Unlike Skype, which has versions that run on Windows XP or 2000, Mac OS X, Linux or Pocket PC systems, the DUALphone is supported only on systems running Windows XP and 2000. This limitation is due to the two applications that must be installed.
One of the two applications is a process that it launched each time you start up Windows, and handles communication between Skype and the handset. The other (Figure 7) is a GUI that you can use to see if everything is okey dokey between the DUALphone and Skype, and set the country (U.S. or Canada) and dialing prefix preference.
Figure 7: DUALphone suite GUI
The Status tab shown in Figure 7 also has links to PDF versions of the Quick Guide and User Manual that are installed onto your hard drive along with the applications. You get a printed copy of the Quick Guide, but I recommend you refer to the more useful User Manual or online help if you have questions.
My initial install was uneventful and consisted of plugging the base into power and a USB port on my PC that already had Skype running and running the installer on the supplied CD. My problems began, however, when I decided to upgrade to the latest firmware I found posted on the Dualphone website.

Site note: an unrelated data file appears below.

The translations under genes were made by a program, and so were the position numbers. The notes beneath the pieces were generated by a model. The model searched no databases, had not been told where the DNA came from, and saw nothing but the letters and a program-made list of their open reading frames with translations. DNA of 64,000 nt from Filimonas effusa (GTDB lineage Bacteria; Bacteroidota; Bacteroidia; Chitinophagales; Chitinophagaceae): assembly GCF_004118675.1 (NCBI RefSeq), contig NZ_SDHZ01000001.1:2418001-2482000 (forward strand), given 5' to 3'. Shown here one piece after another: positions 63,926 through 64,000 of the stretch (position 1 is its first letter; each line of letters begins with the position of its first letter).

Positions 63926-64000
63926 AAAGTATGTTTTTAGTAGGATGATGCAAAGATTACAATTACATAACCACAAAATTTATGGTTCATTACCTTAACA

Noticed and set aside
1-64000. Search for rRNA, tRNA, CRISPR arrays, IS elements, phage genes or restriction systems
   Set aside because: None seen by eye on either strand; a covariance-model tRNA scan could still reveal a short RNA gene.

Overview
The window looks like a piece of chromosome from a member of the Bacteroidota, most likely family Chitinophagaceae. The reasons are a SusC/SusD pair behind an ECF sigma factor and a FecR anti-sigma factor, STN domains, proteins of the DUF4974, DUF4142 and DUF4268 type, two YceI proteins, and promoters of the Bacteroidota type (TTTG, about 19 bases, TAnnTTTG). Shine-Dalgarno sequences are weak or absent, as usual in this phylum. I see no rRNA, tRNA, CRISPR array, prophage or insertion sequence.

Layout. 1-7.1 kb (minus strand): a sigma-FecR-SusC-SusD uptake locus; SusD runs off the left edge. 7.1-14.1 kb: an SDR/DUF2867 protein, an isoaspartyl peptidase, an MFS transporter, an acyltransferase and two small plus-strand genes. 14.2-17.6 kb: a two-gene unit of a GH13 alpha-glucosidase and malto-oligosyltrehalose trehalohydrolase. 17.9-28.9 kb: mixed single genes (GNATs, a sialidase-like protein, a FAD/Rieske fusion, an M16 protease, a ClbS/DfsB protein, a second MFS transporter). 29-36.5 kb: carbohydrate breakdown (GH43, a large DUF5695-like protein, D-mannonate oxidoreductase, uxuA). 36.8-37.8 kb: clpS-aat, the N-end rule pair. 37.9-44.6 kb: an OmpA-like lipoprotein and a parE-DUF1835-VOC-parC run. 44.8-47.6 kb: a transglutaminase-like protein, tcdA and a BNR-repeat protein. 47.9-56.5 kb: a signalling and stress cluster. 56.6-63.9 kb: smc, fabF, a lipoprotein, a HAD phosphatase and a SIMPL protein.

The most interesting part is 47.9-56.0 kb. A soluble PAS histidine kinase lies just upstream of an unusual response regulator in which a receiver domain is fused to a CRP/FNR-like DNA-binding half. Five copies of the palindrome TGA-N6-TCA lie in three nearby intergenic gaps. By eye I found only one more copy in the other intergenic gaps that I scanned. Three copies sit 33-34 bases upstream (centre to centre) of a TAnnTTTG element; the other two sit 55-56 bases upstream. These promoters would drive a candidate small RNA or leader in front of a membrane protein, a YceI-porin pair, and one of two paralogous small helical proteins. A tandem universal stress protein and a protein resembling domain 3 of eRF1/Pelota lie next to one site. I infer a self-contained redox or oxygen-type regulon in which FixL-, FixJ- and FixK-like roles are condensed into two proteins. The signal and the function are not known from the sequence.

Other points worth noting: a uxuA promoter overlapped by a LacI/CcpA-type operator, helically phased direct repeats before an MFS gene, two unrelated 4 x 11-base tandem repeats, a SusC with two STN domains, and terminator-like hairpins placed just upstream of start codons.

Long story short, I had a hell of a time getting the phone operable again, due to a bug in the installer that kept trying to repeatedly install the same firmware over and over and my subsequent quitting the installer mid-stream when I saw it stuck in a loop. The problem I ran into was confirmed as a bug by my contact at RTX Telecom, who assured me that the currently posted Cordless DUALphone Suite v1.96 fixed the problem.
Tip: If you choose to run the upgrade, I recommend that you pay attention to the messages from both the PC running the installer and the handset's display. The installer may run multiple programs and you'll need to wait for all of them to finish!
Once I got past the installation hurdle, I dove right in and started using the phone. As you can see from Figure 8, which I grabbed from the user Manual, some of the commonly used functions have dedicated keys, including separate "Phone" and "PC" buttons for initiating Skype and "regular" calls and INT key for making internal handset-to-handset calls.
Other convenient, though not-as-obvious functions available without having to descend into the function menus are Muting a call by pressing the DEL (left) position on the four-way rocker pad, and adjusting in-progress call volume using the up and down arrows on the four-way rocker pad.